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Point Comfort 18? Whatcha think


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I am already contemplating my next build even though I am not finished with my Spindrift 10. My brother and I want a skiff to do so fishing out of and after a extensive search I am leaning towards Hylan and Brown Boatbuilders Point Comfort 18:  http://www.dhylanboats.com/design/plans/pointcomfort18_plans/

I really have been enjoying the Spindrift and would like to stay with B and B but I do not like the lines of the Jessy and I think the Marissa is to much of a "in between" boat, its more than a skiff and not an offshore boat, that is the reason I have wandered in search of something else. The Point Comfort 18 is open ( I would build the version with side benches and not with the raised for-deck, and use a tiller outboard) will move right along with smallish power and seems to be a not that difficult build haha - famous last words! and I love the lines of the boat, relatively low freeboard , and its workboat heritage. I have a lot of respect for you guys and would like to hear your opinions if you have the time, is there something I am not seeing? any pitfalls or problems that a more experienced eye could see would be of great value to me. 

Thanks in advance,


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I agree with you that the Point Comfort is a really good design for a fishing skiff, but planking up the extreme twist in the forefoot may be a bear. I seem to remember builders of Princess sharpies on the forum having trouble with planking a similar forefoot. Maybe the ideal would be for Graham and/or Alan to come up with an 18 footer that could butterfly fold.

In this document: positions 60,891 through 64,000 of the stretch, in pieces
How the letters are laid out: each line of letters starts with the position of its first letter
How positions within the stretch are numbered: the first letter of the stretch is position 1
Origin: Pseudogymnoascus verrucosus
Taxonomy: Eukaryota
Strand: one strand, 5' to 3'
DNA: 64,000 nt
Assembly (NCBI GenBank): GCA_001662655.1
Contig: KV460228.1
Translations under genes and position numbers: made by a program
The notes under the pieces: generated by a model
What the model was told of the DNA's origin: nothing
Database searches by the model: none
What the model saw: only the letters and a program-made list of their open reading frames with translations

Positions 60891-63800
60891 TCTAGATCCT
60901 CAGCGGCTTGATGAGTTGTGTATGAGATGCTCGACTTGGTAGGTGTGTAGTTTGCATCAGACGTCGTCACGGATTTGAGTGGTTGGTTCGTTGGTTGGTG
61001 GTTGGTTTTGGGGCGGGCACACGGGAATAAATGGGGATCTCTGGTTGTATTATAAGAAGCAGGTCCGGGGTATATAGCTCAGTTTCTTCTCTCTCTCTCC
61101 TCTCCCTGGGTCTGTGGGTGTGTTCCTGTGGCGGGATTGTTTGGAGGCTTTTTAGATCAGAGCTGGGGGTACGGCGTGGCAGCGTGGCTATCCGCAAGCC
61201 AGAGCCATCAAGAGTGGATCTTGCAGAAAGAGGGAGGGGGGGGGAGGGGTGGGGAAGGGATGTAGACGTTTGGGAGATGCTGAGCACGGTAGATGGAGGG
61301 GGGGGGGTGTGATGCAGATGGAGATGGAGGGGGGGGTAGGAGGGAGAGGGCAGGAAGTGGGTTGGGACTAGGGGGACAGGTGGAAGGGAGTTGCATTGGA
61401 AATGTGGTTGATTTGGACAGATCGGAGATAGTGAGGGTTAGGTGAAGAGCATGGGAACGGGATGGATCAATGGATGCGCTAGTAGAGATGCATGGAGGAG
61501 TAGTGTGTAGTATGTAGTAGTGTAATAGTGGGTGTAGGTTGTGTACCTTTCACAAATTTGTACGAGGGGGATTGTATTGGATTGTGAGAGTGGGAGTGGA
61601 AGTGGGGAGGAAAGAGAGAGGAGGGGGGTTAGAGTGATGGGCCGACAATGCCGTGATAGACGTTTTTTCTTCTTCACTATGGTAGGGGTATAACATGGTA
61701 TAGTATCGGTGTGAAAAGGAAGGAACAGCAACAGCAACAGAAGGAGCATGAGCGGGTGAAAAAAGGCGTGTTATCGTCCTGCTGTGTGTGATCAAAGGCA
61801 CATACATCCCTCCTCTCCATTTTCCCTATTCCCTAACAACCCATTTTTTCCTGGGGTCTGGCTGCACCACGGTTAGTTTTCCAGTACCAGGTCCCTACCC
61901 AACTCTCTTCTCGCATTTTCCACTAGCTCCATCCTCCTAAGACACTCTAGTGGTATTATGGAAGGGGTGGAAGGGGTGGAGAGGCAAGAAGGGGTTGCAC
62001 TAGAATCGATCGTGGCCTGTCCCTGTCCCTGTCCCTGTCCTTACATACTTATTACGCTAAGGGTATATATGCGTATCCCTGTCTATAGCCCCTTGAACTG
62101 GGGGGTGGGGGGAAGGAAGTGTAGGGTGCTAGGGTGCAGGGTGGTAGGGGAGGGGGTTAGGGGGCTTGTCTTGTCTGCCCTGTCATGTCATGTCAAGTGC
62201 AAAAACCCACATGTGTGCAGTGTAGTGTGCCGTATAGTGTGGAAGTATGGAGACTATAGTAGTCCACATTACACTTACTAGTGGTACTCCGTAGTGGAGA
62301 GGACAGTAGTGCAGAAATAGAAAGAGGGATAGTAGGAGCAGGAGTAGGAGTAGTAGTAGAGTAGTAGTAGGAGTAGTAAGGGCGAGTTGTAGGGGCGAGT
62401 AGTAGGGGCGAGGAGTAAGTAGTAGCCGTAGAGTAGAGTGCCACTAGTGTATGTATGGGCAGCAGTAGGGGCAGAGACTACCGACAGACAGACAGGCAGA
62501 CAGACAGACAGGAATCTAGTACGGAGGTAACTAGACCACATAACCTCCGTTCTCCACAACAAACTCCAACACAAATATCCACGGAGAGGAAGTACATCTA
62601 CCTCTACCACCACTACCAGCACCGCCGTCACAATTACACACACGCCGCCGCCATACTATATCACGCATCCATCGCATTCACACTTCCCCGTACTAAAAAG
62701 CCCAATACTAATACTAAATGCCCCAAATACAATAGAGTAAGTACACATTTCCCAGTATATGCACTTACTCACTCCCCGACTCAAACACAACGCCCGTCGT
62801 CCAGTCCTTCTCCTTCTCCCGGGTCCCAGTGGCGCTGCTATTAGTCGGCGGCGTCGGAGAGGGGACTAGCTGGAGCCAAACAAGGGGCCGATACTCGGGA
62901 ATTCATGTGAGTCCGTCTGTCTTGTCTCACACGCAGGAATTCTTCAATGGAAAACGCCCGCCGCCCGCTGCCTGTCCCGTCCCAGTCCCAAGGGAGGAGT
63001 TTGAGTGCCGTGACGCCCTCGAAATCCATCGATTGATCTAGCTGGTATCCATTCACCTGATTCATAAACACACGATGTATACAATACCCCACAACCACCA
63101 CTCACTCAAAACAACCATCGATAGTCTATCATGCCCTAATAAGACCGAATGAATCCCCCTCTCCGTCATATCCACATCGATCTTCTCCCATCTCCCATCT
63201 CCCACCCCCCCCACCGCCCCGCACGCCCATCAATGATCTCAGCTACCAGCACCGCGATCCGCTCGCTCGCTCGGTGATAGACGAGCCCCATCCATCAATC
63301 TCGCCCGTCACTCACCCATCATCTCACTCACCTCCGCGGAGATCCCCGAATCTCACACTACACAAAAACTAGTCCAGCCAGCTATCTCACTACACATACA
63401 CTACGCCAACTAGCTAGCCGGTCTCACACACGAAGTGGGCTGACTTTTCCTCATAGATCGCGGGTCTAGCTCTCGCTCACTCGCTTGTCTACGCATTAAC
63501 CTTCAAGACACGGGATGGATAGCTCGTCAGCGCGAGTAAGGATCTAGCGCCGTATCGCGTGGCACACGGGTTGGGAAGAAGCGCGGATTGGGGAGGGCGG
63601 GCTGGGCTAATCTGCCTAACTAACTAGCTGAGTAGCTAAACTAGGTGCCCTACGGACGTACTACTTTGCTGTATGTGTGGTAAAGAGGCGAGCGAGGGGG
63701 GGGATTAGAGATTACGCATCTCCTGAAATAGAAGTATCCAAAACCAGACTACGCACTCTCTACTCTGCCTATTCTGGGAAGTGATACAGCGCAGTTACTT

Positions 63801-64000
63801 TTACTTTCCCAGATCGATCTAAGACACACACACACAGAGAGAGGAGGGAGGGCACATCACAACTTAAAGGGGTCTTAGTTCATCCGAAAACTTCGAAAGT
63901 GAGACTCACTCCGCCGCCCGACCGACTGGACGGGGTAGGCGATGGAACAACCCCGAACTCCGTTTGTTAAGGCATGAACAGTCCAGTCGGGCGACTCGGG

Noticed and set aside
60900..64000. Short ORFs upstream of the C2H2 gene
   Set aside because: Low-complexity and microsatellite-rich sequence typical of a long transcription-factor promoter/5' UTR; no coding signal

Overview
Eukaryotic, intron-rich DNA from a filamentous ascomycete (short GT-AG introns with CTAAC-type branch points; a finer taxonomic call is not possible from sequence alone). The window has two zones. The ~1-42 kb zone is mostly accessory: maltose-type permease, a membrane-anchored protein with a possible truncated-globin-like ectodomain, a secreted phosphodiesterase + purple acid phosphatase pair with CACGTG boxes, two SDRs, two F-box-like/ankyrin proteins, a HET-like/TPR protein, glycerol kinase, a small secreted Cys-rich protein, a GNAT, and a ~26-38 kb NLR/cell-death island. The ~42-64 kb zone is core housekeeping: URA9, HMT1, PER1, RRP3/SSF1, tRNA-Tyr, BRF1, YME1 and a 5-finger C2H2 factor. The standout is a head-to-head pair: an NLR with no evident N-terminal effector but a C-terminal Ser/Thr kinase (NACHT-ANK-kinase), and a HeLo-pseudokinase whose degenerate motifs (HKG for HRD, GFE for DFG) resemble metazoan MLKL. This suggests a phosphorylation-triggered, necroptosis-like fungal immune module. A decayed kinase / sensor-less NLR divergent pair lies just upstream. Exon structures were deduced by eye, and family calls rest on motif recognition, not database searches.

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I spoke with Alan about a more "Florida style" skiff, and he said it is in the works but they are swamped right now with other work. From looking at builds of others doing the Point Comfort it doesn't look to bad, the bottom aft is sheet ply and the forward section starts at the stem with four inch ply planks canted aft and increasing to 12" where it meets the sheet ply aft with another layer staggered on top of those, both layers are 1/4" meeting the 1/2 aft bottom sheeting. 

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There is a fellow that lives in Jensen Beach that you may want to chat with. I bet you can get ahold of him thru the designer.  You can also get some feedback on the handling and ride with the tiller handle set up too. The bow bottom is probably the hardest if you have never worked with that type of shape and transition before. But its not an impossible task. The transition of the forefoot to the flat panels is probably the most confusing, until you get into the build itself.

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